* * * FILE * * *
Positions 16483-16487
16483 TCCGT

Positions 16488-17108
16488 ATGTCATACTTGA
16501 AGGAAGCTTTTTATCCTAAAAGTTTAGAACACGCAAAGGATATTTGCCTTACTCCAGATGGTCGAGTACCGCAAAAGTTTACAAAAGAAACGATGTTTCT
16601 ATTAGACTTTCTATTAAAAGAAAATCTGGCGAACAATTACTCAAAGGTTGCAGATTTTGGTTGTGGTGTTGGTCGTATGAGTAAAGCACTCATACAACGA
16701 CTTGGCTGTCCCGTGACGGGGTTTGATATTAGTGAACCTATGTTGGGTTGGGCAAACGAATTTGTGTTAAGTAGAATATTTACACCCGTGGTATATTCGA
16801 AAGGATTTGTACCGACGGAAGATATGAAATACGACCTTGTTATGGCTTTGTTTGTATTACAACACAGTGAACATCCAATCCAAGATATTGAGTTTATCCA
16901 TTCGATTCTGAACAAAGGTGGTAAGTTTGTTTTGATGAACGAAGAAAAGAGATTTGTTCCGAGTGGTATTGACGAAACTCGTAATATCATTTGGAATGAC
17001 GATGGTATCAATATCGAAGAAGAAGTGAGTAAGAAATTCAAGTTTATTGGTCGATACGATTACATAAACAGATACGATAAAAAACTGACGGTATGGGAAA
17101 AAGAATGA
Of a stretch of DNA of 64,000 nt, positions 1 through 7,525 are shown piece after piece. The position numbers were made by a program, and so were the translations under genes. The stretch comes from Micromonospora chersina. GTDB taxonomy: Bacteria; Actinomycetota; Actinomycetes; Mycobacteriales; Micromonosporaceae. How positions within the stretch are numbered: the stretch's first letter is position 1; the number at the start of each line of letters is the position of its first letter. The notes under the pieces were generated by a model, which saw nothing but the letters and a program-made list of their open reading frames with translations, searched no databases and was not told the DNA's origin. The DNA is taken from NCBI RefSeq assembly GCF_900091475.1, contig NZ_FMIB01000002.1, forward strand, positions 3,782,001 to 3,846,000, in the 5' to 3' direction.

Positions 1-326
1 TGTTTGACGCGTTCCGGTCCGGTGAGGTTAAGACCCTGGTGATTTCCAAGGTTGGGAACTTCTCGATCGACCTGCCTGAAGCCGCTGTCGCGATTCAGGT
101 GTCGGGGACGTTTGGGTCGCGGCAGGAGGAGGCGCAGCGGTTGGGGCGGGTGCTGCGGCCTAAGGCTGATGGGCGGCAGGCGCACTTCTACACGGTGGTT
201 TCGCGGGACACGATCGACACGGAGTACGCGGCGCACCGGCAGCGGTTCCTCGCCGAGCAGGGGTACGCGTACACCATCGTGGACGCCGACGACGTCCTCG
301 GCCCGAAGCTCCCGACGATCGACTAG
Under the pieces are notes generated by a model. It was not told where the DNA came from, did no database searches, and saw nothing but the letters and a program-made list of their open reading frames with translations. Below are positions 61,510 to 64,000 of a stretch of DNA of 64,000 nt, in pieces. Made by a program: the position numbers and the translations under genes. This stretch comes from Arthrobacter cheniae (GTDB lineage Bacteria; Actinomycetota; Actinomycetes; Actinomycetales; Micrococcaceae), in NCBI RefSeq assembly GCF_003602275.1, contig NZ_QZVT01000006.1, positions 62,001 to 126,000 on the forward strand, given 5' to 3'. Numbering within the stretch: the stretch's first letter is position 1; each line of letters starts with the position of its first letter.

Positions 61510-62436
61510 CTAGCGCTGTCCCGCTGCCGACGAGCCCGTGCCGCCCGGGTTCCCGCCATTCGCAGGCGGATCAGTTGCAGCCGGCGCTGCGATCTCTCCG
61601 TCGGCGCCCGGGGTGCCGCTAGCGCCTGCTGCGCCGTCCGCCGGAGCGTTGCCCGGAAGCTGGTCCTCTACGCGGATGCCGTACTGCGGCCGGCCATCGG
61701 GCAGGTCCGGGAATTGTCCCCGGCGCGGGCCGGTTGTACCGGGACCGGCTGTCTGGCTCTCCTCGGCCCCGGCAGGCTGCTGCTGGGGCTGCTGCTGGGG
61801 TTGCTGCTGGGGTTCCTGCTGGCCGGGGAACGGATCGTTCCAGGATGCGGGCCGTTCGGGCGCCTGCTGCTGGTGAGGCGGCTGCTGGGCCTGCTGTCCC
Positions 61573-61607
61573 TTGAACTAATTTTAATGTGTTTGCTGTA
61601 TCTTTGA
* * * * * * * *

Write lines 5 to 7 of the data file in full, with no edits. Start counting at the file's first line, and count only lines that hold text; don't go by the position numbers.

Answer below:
16501 AGGAAGCTTTTTATCCTAAAAGTTTAGAACACGCAAAGGATATTTGCCTTACTCCAGATGGTCGAGTACCGCAAAAGTTTACAAAAGAAACGATGTTTCT
16601 ATTAGACTTTCTATTAAAAGAAAATCTGGCGAACAATTACTCAAAGGTTGCAGATTTTGGTTGTGGTGTTGGTCGTATGAGTAAAGCACTCATACAACGA
16701 CTTGGCTGTCCCGTGACGGGGTTTGATATTAGTGAACCTATGTTGGGTTGGGCAAACGAATTTGTGTTAAGTAGAATATTTACACCCGTGGTATATTCGA